Scaling issues are great because it means that you have traffic on your website. Before you decide that “Rails doesn’t scale!” and start a rewrite to a tech stack with potentially more performance, maybe you should double check your database queries first. Below I describe some tools and techniques you can use to track down, diagnose and optimize slow Active Record SQL query.
Problem with Active Record
I’ve started my programming career developing Rails apps. Thanks to Active Record I could start getting stuff done right away.
Active Record lets you write fairly complex database queries without understanding the underlying SQL. It is its best feature and the greatest sin at the same time.
Below I present a list of tools and techniques I use to tackle database queries in Rails apps. Getting familiar with them can help you understand SQL on a much lower level than an Active Record APIs.
Track down performance bottlenecks
Even its free version offers you plenty of useful insights into your application. I usually use “Transactions” menu bar, and sort results by “Most time consuming”. Following the 80/20 principle fixing the top issue could be enough to bring back the optimal performance.
Although a free version does not offer database level insights, a breakdown table showing execution times is usually enough to track down the problem.
You can hook up PgHero to your production application to gain powerful insights into your database queries performance. One downside is that it does not indicate from which places in the Ruby code the queries originate.
A great feature is that it automatically warns you about slow queries. What’s more, it lets you run
ANALYZE straight from the interface without having to access the database CLI.
One trick you could use here is to enable showing SQL logs in the Rails console:
and later copy the resulting SQL logs (you need to change $1 etc. into argument values manually) to Pg Hero interface:
Alternatively, you could use
to_sql method to translate Active Record query into an underlying SQL. An advantage of automatic logs is that whenever Ruby code executed in the console runs a database query you can see an SQL code without explicitly generating it.
EXPLAIN ANALYZE in Rails
Rails also have a built-in
explain method you can run on an AR query object.
ANALYZE is better because it performs the actual query and provides insight into real execution time, not hypothetical cost. There is a pull request adding more options to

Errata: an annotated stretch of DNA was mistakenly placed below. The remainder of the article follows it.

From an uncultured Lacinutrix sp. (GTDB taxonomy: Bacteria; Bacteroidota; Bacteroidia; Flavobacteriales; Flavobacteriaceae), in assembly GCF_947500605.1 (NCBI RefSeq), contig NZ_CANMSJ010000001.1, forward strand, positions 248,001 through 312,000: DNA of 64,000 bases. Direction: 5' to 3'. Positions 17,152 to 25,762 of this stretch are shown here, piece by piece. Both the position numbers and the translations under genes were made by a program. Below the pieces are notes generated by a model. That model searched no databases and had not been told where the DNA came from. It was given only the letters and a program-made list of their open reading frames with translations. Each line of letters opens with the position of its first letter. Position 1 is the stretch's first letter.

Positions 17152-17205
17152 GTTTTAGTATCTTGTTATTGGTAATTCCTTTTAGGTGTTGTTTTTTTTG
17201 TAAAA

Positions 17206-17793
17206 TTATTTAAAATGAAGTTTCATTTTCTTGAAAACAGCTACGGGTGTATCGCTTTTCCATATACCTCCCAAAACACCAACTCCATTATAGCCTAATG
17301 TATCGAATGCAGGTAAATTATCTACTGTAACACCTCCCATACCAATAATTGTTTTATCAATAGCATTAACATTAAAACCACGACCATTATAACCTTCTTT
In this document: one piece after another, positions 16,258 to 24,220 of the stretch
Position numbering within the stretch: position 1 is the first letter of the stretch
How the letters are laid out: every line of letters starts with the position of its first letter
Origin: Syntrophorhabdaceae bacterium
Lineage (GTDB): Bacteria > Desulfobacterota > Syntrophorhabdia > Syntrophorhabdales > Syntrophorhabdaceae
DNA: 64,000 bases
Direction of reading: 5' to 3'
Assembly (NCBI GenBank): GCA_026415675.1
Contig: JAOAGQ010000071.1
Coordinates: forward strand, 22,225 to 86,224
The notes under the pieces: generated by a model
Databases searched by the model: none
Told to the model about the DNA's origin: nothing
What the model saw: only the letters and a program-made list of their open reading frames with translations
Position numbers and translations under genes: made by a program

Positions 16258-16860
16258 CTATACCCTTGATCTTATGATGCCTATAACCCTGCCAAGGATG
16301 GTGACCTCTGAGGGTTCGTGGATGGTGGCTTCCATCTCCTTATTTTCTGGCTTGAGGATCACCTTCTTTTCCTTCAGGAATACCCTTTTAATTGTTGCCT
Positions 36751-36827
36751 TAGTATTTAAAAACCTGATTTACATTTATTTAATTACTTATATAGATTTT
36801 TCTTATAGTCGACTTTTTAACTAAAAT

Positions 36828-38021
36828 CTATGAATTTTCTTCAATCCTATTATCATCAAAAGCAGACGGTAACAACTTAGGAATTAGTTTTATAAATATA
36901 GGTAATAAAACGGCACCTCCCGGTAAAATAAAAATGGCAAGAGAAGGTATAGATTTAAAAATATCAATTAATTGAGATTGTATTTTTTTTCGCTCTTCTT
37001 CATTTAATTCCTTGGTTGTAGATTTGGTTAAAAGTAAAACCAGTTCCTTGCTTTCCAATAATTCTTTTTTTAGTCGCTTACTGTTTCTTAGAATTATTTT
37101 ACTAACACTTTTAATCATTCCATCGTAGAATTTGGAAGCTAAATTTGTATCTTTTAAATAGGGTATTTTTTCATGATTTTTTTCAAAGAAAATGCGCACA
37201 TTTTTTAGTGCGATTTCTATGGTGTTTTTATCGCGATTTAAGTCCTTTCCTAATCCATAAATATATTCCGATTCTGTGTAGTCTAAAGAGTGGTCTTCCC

explain method and
ANALYZE is one of them.
If you would like to use
ANALYZE from Rails console right now, you can check out my new gem: activerecord-analyze. It is a bit rough and experimental but works:
With PgHero you can even go all pro and visualize a query plan using a visualizer tool:
Explaining the EXPLAIN ANALYZE
Honestly, I have to admit I have yet to master the understanding of
EXPLAIN ANALYZE and visualizer log reports.
One thing you need to watch out for are
Seq Scans. Every such occurrence is potentially a big no-no because it means that Postgres needs to scan a table row by row to find matching entries. Such query will get slower with each new record added to the table and could be a serious problem in case of larger tables. You can fix it by adding an appropriate index.
What is “appropriate” might not be obvious at first because the way PostgreSQL handles indexes is quite complex. If you are not sure which index to add the best solution is to experiment with different settings and run
EXPLAIN ANALYZE after each change to compare the actual query costs.
Remember that you cannot go all in for indexing every single attribute because every index slows down insert operations.
PostgreSQL docs are a great starting point for wrapping your head around all the ins and outs of
Check database queries optimization results
Once you track down and optimize the queries you should check the actual results.
The best approach would be to perform benchmarks on a production database. The problem is that you probably don’t want to DDOS your production website. Also, remote benchmarks might not be reliable because of varying network conditions. In that case, the best solution could be to perform benchmarks on a local computer, with settings resembling a real production site.
Copy production database
You can copy your production database locally. How to do it exactly depends on your setup. If you use PostgreSQL on Heroku you should check out this article.
Seed local database to mimic production
It is highly possible that due to legal and privacy issues you will not be able to download and copy a real production data to work with it locally.
It that case you could use Factory Bot to seed your database to a size approximating a production. If your factories are capable of generating a unique data all you need to do is to run them in a loop in order to seed a database.
Use Siege for local benchmarks
Once you get your database setup ready you can start benchmarking. Remember to run your Rails app in a production environment, because in development many optimizations are disabled.
Siege is a great and simple to use benchmarking tool. It gives you a detailed report on how a specific endpoint performs:
You can check out my other blog post about optimizing Rails app performance bottleneck, to see the practical use case of Siege.
Although database level optimization techniques have its limits they can take you a long way in improving the performance of your application. I hope that techniques I described will help you get more insight about your database queries. Let me know if you know some other tools useful when working with SQL in Rails.
BTW some of the code samples come from Abot a simple Slack bot I’ve been working on after hours. I invite you to check it out.